My story isn’t that different from many others. I was firm in the fact that I was going to remain a virgin until I was married. At 18, I was raped during my freshman year of college, so I was no longer a physical virgin (statistically, that is the case for 1 in 3 or 1 in 4 girls – depending on the source). That really caused a mountain to work over, but remaining steadfast in my vow to consensually remain a virgin until marriage wasn’t hindered.

I transferred to a different college as the result of a plea to God to get me out of the small town I was in, seeing the face of that guy who violated me everywhere – literally. I was becoming self-destructive. I was ironically (or more like divinely) led to a college named Hope International University. I definitely had hope that in this place and time my healing could take place without the scab being scratched off every time I went to put gas in my car or buy groceries or even go to the mall.

My road to healing was well under way. I was growing confident again in who and Whose I was.  I was also ministering in a healthy and wonderful children’s ministry, making some pretty stellar grades, and all that comes with that. Along the way, I met someone who became the one I was going to marry. He said so. I said so. (Yes, I know…it’s blaring. There’s no “and God said so.”) He was beautiful. His words were beautiful. We were beautiful. I was confident in that. Because I felt so confident in the future we promised one another, I was confident in our choice to have sex. Yes, I knew *technically* we weren’t married and therefore my school, church, and God frowned on it. But we were going to get married. He said so. I said so. My friends said so. Wasn’t that the same thing? (Update: he’s married, but not to me.) Those good intentions and pretty words didn’t get me where I wanted or thought I’d end up.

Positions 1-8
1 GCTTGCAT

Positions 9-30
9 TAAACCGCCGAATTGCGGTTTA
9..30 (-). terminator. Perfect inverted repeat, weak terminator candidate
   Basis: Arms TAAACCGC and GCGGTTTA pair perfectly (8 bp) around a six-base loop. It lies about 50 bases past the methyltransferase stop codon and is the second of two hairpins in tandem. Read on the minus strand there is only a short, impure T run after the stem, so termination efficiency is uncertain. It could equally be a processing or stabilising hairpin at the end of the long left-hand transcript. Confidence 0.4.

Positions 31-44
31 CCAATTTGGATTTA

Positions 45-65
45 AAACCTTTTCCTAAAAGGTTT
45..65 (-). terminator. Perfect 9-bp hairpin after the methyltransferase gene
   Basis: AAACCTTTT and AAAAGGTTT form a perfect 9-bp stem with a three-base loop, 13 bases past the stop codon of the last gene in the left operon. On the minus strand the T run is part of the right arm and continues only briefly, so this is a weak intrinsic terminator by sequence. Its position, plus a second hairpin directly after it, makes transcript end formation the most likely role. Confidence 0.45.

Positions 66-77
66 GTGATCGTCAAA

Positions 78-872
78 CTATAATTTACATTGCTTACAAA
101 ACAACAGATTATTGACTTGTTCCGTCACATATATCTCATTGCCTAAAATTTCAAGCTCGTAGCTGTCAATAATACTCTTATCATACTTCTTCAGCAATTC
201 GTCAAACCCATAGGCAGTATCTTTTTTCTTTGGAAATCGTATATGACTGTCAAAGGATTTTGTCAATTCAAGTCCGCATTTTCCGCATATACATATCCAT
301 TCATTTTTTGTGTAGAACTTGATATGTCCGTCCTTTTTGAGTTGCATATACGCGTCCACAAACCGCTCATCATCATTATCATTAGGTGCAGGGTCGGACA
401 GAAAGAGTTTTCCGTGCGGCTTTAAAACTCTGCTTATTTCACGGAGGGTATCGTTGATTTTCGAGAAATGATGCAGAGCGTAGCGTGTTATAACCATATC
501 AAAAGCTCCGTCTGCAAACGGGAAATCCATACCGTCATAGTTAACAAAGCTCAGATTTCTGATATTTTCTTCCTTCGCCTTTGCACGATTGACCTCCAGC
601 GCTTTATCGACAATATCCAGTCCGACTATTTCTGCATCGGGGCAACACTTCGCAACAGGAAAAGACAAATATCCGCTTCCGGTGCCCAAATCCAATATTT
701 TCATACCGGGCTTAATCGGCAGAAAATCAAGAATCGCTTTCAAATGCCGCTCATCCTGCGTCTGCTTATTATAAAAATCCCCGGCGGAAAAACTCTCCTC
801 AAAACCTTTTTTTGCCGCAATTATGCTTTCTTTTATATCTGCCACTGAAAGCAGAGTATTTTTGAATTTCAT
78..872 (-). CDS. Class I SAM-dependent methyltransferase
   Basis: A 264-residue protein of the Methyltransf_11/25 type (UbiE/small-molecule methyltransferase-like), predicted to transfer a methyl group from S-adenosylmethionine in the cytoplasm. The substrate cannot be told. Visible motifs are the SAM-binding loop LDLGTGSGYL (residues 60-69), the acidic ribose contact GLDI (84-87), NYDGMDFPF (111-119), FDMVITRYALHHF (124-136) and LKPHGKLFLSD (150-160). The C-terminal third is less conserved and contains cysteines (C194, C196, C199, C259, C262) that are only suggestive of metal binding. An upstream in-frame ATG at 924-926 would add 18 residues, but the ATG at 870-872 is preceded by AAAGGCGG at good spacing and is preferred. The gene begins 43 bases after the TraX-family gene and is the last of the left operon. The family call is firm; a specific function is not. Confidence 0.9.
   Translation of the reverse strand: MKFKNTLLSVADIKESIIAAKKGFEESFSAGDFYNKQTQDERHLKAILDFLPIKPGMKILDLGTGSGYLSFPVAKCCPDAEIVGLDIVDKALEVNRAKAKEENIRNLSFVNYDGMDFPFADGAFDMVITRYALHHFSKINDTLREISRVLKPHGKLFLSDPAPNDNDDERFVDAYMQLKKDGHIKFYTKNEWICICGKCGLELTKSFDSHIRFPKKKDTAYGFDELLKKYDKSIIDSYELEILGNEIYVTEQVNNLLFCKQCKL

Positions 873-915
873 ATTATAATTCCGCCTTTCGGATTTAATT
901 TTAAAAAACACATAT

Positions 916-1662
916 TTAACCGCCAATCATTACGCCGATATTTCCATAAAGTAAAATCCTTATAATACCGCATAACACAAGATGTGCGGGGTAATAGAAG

Those who know me know I really like to bake. One thing I’ve learned through my experiences in the kitchen is that there’s a reason for the ingredients and order they are combined. You cook/bake in a sequence that gives the desired result. If you rush or do it out of order, the results can be catastrophic. I’ve had it happen to me a few times. I’ve left out an ingredient or two, added in a different order, or tried to tweak a recipe to create something else by adding in my own preferences. Sure, sometimes it turned out pretty good, but more often than not – more commonly with baking – it lead to fallen cakes/breads, odd tastes, and the sort. In the case of this story, my rushing into activities reserved for those who are married left me with more than a fallen cake. I was left with a broken heart, broken promises, and I removed myself from my place in ministry because of the guilt I felt. I constantly felt like a fraud and a hypocrite.

Had I really taken the time and care to prepare that relationship in the way it should have been and deserved to be prepared, then the results would have been far different. The emotional scarring wouldn’t be there. It wouldn’t have taken years to get over the bitterness of a failed relationship and broken promises. I wouldn’t be cautious of the motives of any guy that shows an interest. I would have realized we were not well suited for one another. I wouldn’t have had to hear the words I never wanted to hear: “I don’t feel that way about you anymore. You deserve better.”

I spent years blaming him and being hurt by what he said. Though, on this side of healing, I’m thankful that he saw that the same things he appreciated and loved about me were the things I was throwing away to be with him. I can honestly say “thank you” for saying “no” when I wasn’t strong enough. Even though it came late.